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'American Coyotes' Series

Traveling by Jeep, boat and foot, Tribune-Review investigative reporter Carl Prine and photojournalist Justin Merriman covered nearly 2,000 miles over two months along the border with Mexico to report on coyotes — the human traffickers who bring illegal immigrants into the United States. Most are Americans working for money and/or drugs. This series reports how their operations have a major impact on life for residents and the environment along the border — and beyond.

Letter to the Editor
Sunday, March 10, 2013, 9:00 p.m.

Only in Harrisburg! Public employees think outside the box to create a new product to fill a market demand, satisfy tens of thousands of paying customers and generate significant revenue for taxpayers, and for that they get criticized (“Lawmakers express sour grapes over LCB in-house label,” Feb. 27 and Only in Harrisburg!

The privatization ideologues should lose their rhetoric and focus on the facts. The success of TableLeaf wine reflects the Pennsylvania Liquor Control Board's ongoing effort to give customers what they want — more selection and better prices.

TableLeaf is the fifth most popular chardonnay sold in Pennsylvania. The brand has generated significant revenue for taxpayers, adding to the $530 million that the agency provided to the state's general fund last year.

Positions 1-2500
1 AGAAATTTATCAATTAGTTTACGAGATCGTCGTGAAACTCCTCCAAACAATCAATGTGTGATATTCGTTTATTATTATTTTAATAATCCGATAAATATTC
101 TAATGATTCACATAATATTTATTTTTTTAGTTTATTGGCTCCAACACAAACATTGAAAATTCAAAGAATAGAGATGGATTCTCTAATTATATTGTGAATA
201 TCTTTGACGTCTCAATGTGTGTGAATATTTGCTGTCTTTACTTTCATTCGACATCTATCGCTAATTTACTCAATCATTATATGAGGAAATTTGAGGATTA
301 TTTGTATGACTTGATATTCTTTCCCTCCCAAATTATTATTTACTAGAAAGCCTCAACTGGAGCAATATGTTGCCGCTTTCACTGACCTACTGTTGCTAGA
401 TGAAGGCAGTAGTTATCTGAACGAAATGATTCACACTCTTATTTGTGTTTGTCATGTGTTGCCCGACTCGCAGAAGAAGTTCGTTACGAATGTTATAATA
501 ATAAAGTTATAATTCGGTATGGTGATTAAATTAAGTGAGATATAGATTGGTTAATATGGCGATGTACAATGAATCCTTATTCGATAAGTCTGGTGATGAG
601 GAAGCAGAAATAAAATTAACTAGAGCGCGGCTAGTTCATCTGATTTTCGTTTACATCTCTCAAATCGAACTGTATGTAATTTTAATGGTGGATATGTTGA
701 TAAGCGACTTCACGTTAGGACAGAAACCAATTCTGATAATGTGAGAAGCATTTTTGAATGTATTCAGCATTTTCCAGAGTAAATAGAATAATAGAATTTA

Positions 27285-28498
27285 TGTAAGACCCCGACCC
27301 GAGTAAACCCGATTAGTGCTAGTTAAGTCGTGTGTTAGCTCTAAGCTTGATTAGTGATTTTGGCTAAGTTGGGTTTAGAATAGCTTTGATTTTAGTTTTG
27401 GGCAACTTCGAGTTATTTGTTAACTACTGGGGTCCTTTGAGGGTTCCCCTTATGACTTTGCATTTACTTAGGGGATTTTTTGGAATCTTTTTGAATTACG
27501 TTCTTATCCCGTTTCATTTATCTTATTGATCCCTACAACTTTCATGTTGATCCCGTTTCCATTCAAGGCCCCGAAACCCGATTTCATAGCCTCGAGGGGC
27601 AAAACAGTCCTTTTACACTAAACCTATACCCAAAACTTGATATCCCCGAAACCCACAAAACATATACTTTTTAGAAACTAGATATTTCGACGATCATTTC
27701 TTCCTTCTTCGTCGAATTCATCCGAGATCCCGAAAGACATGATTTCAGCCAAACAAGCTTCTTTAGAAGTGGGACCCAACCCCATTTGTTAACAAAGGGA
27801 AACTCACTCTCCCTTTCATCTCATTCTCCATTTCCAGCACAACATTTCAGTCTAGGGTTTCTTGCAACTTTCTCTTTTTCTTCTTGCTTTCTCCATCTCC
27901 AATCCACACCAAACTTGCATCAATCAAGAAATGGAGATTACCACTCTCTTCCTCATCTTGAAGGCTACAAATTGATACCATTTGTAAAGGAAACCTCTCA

I urge the Trib to look closely at how every retailer in the nation takes advantage of private labels. It's standard practice — right up there with coupons and Sunday sales. It would be news if the PLCB were not pursuing this opportunity.

Gov. Corbett and like-minded allies in the Legislature can ignore the facts and continue to push a reckless, philosophical scheme to dismantle Pennsylvania's Wine & Spirits stores. But they would be wise to listen to their constituents who are voting with their wallets: TableLeaf is a great product at a great price, and it came about only because of innovative public employees.

Wendell W. Young IV

The writer is chairman of the United Food and Commercial Workers Pennsylvania Wine and Spirits Council and president of UFCW Local 1776, which represents some 3,000 state store workers.

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